The Planning Report followed publication of the LA 2020 Report with a candid interview of LA CAO Miguel Santana regarding “Staying the Course”—which was quite critical of LA’s current budget process and reporting. The CAO cautioned those relying on the city budget’s forecasts to pay attention to the assumptions: “Costs are driven by pensions, healthcare, and workers’ comp,” assumptions that may not turn out to be true. How does the public know whether these budgetary assumptions are real?
Before the budget process begins, our office issues a report, and we also interview economists to give their perspectives on what they think the numbers are going to be. Then we come up with a reasonable estimation of how right they are. Some of it is admittedly a guessing game, as economics can be as a whole. So much of the budget is subject to the vicissitudes of the economy, because the vast majority of what we pay for the non-proprietaries is related to everything having to do with personnel costs, healthcare, that which is paid toward retirement, etc.
That means you are left with a relatively small amount of the budget that is somewhat more discretionary. And even that is not very discretionary. Just small changes in the economy can put you in bad shape.
You focus in your answer above on the overall economy, which relates to the budget’s revenue assumptions. Miguel was also talking about the vicissitudes of labor negotiations and pension reform on expenditure projections. Frankly, many critics fault City Hall for not having a serious budgetary process and full debate over the assumptions embedded in the adopted budget. Many critics have complained about how difficult it is for the public to discern when their local government is acting with fiscal responsibility. How might transparency and your office play a larger role in the city’s budget process?
If you go onto our Control Panel, one of the things you are able to do for almost all the line items is see what the budgeted numbers were and what the actual numbers were. You can make those comparisons. You can see the budgeted numbers for certain types of collections—be they dog licenses or parking tickets—and then look at what the actual numbers were in almost real time, which is very informative.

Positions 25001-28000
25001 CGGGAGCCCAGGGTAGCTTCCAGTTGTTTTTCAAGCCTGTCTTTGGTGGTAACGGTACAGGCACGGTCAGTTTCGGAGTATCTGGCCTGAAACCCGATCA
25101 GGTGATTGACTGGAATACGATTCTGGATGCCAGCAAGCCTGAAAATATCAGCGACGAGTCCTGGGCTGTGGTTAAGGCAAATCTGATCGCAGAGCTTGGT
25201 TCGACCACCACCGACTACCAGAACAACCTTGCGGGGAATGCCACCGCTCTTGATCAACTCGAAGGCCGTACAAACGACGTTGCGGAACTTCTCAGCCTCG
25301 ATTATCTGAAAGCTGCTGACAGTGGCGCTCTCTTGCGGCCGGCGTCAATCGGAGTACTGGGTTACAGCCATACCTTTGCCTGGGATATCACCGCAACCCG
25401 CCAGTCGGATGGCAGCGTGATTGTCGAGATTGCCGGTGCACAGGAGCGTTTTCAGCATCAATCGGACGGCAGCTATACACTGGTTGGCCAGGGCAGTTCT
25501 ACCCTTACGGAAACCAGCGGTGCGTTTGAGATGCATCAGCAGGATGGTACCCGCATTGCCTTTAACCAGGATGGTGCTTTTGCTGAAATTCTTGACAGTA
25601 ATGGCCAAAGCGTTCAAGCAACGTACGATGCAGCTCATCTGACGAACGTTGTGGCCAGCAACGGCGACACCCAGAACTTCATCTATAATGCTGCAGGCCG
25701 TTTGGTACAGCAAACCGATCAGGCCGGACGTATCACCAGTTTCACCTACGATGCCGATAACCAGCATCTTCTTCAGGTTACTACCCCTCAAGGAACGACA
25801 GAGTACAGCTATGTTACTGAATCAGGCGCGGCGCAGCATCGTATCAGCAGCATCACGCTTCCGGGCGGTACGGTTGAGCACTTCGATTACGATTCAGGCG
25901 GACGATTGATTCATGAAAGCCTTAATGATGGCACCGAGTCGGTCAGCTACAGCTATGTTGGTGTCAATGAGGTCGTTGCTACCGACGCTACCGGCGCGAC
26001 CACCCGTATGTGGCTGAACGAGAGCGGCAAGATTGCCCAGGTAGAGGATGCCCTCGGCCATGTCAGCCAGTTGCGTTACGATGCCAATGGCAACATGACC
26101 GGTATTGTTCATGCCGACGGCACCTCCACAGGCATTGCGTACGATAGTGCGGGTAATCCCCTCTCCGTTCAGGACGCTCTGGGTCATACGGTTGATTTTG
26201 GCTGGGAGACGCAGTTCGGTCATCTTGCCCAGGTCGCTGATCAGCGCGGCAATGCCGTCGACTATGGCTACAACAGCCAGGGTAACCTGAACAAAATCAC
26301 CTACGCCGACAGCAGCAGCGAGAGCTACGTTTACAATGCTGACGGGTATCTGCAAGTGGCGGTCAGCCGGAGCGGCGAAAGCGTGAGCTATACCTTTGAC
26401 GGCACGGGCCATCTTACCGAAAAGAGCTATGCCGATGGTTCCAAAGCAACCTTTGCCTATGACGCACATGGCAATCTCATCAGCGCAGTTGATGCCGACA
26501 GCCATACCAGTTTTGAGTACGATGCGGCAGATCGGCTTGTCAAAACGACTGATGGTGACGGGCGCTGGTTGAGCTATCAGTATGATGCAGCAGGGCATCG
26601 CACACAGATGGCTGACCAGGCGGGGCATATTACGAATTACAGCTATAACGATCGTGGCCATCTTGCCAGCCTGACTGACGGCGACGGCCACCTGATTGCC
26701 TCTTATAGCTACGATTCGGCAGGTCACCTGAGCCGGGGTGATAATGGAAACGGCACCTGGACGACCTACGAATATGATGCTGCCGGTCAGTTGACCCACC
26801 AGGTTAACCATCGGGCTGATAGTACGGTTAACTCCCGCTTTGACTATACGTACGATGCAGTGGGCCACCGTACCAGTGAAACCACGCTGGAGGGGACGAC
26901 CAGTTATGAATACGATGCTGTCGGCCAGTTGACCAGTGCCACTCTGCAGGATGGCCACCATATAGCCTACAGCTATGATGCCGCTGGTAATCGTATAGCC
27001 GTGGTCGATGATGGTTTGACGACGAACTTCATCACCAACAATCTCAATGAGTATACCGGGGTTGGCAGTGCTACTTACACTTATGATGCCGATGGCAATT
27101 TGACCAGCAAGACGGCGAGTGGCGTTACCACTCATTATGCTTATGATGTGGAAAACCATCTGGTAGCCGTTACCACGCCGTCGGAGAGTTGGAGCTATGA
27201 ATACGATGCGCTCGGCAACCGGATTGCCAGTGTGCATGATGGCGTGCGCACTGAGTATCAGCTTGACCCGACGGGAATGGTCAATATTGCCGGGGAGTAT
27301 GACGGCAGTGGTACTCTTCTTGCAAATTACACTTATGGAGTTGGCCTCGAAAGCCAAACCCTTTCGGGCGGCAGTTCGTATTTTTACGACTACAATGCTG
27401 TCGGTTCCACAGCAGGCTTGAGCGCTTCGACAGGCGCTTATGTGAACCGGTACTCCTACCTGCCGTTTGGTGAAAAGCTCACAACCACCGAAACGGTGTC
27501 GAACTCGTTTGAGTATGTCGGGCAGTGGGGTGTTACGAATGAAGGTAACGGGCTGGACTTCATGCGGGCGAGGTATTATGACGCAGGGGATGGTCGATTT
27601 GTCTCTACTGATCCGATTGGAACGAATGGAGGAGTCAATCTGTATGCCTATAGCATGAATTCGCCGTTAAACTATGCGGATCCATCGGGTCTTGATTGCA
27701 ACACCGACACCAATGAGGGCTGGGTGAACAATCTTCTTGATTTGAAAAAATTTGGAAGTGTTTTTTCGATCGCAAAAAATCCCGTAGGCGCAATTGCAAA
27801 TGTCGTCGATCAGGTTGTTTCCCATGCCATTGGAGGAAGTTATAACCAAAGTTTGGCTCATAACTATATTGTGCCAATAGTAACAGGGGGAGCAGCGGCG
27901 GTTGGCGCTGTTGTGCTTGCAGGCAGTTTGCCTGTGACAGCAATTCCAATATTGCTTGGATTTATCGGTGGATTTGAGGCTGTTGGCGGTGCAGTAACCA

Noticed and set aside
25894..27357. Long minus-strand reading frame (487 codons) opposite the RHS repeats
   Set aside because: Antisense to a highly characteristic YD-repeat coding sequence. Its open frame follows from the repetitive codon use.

Regarding the City of LA’s current budget, is there a structural deficit? While the answer in not part of your official job responsibilities, as controller, your answer would be welcomed.
Officially, the city does not have a deficit, not like the federal government does. We have so-called “shortfalls” and a series of budget gymnastics that allow you to balance the budget every year.
But in reality, that has come at the cost of not investing in our infrastructure. Look at the condition of our infrastructure overall—the conditions of our streets, our technology, and a bunch of different things. If you were to really be honest about our shortfall, it would be much more than the numbers that actually get reported. Then the longer you push things off, the more expensive they become to fix.
How can you tell if the City of LA’s budget assumptions about wages, costs, and pensions are realistic and being honored in practice?
The way that it is most manifest is by looking at various line items in the budget and looking if they came to pass with some reasonableness or not.
The mayor’s budget or the adopted budget?
There’s a potential to look at all of the above. What we have online is adopted versus actual, going back several years. This then gives you an idea of how close you are, and we can easily crunch the numbers on those categories that the city was closest on and those they were furthest from.
How would you assess the council and mayor’s now adopted 2014-15 budget in terms of supplying the controller’s office with the infrastructure resources needed to be a productive contributor to the city’s overall fiscal health?
I think that over the years the controller’s office got eviscerated. There used to be a lot more people and a lot more auditors. Having said that, I don’t believe that more bodies necessarily equals more productivity, and I’ve been pretty careful about who we bring on. I’ve been careful about how we bring new people on board and what requests we’re making for resources. I actually want to prove what it is that we’re doing.
First of all, what good is any audit if you don’t have change and results that come out of it? I think that just pointing out what is wrong in a department is not necessarily a recipe for getting it fixed. I’d like to think that I’ve taken a different approach to the type of audits we do, how we do them, the kind of results that we want to see, and the kind of recommendations that we’re making. They’re more practical.
In terms of the budget, there are never sufficient resources to meet my needs, and I have a lot of needs. Are there resources tolerable enough to meet my needs for this year? Yes. Will I be asking for more next year? Yes. But I’ve been very careful and circumspect about how I ask for it, because when you ask other departments why something hasn’t happened, the inevitable answer is, “Well, we need more people. Just give us more money, and we will fix the problem.” I don’t believe that that is the answer to all that ails us.